This study will use qualitative comparative analysis (QCA), as an evolving research design, to investigate whether the bar model method is necessary or sufficient for the development of problem solving skills for pupils with autism. The research question and research design will be addressed through a critical realist lens, which has become a more popular philosophical framework over recent years for research within the social sciences (A. J. Fletcher, 2017). From a critical realist perspective, there is a clear distinction between ontology and epistemology (ontological realism and epistemological constructivism) (Maxwell, 2012), where ‘ontology is not reducible to epistemology’ (A. J. Fletcher, 2017, p. 182).A further key feature of critical realism is that individual’s ideas and feelings are viewed as equally as real as physical, observable objects and processes. In line with this theory, it is argued that ‘there are often sufficient conditions for something to occur, but they are not necessary ones, except under specific circumstances, whereby the ‘natural necessity’ is actualised’ (Gerrits & Verweij, 2013, p. 171). Through the application of this view, it is recognised that the ability to solve real-life word problems in mathematics is influenced by a complex set of conditions. These conditions by themselves, may be sufficient, or form a necessary part of a more complex conjunction of events and conditions, to impact upon an individual’s ability to solve real-life word problems.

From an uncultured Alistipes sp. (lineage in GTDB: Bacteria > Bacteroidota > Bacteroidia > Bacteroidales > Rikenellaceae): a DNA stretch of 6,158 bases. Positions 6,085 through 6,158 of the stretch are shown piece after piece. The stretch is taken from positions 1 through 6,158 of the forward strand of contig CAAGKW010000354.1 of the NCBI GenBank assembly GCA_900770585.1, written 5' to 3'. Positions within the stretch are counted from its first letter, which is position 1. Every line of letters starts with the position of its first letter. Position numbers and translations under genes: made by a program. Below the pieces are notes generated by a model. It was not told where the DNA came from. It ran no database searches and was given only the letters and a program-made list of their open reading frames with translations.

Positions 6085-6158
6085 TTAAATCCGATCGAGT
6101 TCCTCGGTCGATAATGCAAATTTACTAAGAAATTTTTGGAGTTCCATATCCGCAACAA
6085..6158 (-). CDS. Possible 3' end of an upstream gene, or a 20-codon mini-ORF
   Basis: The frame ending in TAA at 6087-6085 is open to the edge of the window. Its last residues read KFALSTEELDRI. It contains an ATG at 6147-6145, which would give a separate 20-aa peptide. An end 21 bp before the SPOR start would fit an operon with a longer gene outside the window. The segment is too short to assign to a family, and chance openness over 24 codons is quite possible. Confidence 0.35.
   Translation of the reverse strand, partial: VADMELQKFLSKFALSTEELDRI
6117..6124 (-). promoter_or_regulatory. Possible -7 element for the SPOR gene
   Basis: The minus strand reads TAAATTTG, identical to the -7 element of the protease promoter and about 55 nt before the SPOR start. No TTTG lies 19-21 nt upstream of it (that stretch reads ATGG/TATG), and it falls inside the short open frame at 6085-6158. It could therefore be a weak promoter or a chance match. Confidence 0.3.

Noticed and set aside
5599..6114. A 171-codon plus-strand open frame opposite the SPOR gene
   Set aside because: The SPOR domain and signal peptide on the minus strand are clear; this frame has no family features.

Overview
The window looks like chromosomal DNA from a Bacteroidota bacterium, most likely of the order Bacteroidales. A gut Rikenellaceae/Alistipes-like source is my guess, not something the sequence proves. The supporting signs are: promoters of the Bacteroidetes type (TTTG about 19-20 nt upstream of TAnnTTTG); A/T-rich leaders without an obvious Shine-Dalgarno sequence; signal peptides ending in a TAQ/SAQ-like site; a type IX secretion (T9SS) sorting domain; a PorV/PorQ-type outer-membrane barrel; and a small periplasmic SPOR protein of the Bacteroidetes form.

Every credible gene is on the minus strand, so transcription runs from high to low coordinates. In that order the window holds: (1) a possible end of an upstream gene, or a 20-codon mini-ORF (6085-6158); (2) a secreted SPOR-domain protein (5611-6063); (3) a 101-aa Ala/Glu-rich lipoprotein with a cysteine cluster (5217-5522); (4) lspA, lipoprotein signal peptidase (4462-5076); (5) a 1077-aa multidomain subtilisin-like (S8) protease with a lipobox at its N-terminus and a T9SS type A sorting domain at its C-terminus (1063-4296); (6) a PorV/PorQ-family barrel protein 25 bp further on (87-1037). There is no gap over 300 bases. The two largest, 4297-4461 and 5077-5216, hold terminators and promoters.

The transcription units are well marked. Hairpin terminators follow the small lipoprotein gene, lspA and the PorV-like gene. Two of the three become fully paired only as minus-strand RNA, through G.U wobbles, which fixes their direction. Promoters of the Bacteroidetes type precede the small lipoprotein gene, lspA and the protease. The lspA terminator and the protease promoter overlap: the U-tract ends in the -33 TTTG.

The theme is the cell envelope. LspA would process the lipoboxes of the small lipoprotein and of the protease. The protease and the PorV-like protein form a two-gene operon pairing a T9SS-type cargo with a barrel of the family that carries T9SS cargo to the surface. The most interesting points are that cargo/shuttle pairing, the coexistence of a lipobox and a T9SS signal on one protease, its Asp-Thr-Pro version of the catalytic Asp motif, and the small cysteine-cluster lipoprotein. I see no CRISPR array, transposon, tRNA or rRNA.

It is anticipated that this research will establish the effectiveness of the bar model approach to mathematical problem solving for pupils with autism. The intention is to explore whether this approach is sufficient, on its own to successfully support problem solving strategies for this population, or whether other key conditions are required to be present in order for the bar model approach to be an effective tool for problem solving.
Aagten-Murphy, D., Attucci, C., Daniel, N., Klaric, E., Burr, D. C., & Pellicano, E. (2015). Numerical Estimation in Children With Autism. Autism Research. Bae, Y. S., Chiang, H.-M., & Hickson, L. (2015). Mathematical Word Problem Solving Ability of Children with Autism Spectrum Disorder and their Typically Developing Peers. Journal of Autism and Developmental Disorders, 45(7), 2200–8. Baron-Cohen, S., Scott, F. J., Allison, C., Williams, J., Bolton, P., Matthews, F. E., & Brayne, C. (2009). Prevalence of autism-spectrum conditions: UK school-based population study. The British Journal of Psychiatry, 194(6), 500–509. Fletcher, A. J. (2017). Applying critical realism in qualitative research: methodology meets method. International Journal of Social Research Methodology, 20(2), 181–194. Gerrits, L., & Verweij, S. (2013). Critical Realism as a Meta - Framework for Understanding the Relationships between Complexity and Qualitative Comparative Analysis. Journal of Critical Realism, 12(2), 166–182. Maxwell, J., A. (2012). A Realist Approach for Qualitative Research. London: Sage. Skemp, R. (1971). The Psychology of Learning Mathematics. Harmondsworth: Penguin Books. Skemp, R. (1978). Relational Understanding and Instrumental Understanding. The Arithmetic Teacher, 26(3), 9–15